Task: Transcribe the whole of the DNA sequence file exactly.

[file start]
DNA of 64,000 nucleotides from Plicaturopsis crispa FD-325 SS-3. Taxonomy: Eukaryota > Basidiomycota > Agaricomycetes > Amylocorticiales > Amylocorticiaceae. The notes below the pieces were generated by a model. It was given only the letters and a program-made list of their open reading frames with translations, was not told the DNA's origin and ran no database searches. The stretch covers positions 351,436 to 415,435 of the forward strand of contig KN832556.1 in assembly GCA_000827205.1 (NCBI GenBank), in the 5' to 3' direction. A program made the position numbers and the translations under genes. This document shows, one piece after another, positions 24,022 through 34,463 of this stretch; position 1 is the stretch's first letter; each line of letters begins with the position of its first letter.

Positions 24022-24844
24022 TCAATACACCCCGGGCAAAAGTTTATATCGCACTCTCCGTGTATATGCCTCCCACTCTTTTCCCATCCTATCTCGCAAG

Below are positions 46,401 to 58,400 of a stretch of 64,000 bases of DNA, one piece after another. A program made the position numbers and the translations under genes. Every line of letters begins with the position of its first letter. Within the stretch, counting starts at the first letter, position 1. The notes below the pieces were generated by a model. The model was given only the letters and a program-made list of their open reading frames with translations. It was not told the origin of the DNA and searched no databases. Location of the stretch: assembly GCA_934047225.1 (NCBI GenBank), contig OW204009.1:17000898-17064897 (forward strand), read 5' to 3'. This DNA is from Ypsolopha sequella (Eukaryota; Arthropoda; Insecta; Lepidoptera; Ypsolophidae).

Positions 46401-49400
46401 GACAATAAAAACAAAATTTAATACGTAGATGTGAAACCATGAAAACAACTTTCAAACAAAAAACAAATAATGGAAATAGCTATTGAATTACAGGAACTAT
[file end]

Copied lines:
DNA of 64,000 nucleotides from Plicaturopsis crispa FD-325 SS-3. Taxonomy: Eukaryota > Basidiomycota > Agaricomycetes > Amylocorticiales > Amylocorticiaceae. The notes below the pieces were generated by a model. It was given only the letters and a program-made list of their open reading frames with translations, was not told the DNA's origin and ran no database searches. The stretch covers positions 351,436 to 415,435 of the forward strand of contig KN832556.1 in assembly GCA_000827205.1 (NCBI GenBank), in the 5' to 3' direction. A program made the position numbers and the translations under genes. This document shows, one piece after another, positions 24,022 through 34,463 of this stretch; position 1 is the stretch's first letter; each line of letters begins with the position of its first letter.

Positions 24022-24844
24022 TCAATACACCCCGGGCAAAAGTTTATATCGCACTCTCCGTGTATATGCCTCCCACTCTTTTCCCATCCTATCTCGCAAG

Below are positions 46,401 to 58,400 of a stretch of 64,000 bases of DNA, one piece after another. A program made the position numbers and the translations under genes. Every line of letters begins with the position of its first letter. Within the stretch, counting starts at the first letter, position 1. The notes below the pieces were generated by a model. The model was given only the letters and a program-made list of their open reading frames with translations. It was not told the origin of the DNA and searched no databases. Location of the stretch: assembly GCA_934047225.1 (NCBI GenBank), contig OW204009.1:17000898-17064897 (forward strand), read 5' to 3'. This DNA is from Ypsolopha sequella (Eukaryota; Arthropoda; Insecta; Lepidoptera; Ypsolophidae).

Positions 46401-49400
46401 GACAATAAAAACAAAATTTAATACGTAGATGTGAAACCATGAAAACAACTTTCAAACAAAAAACAAATAATGGAAATAGCTATTGAATTACAGGAACTAT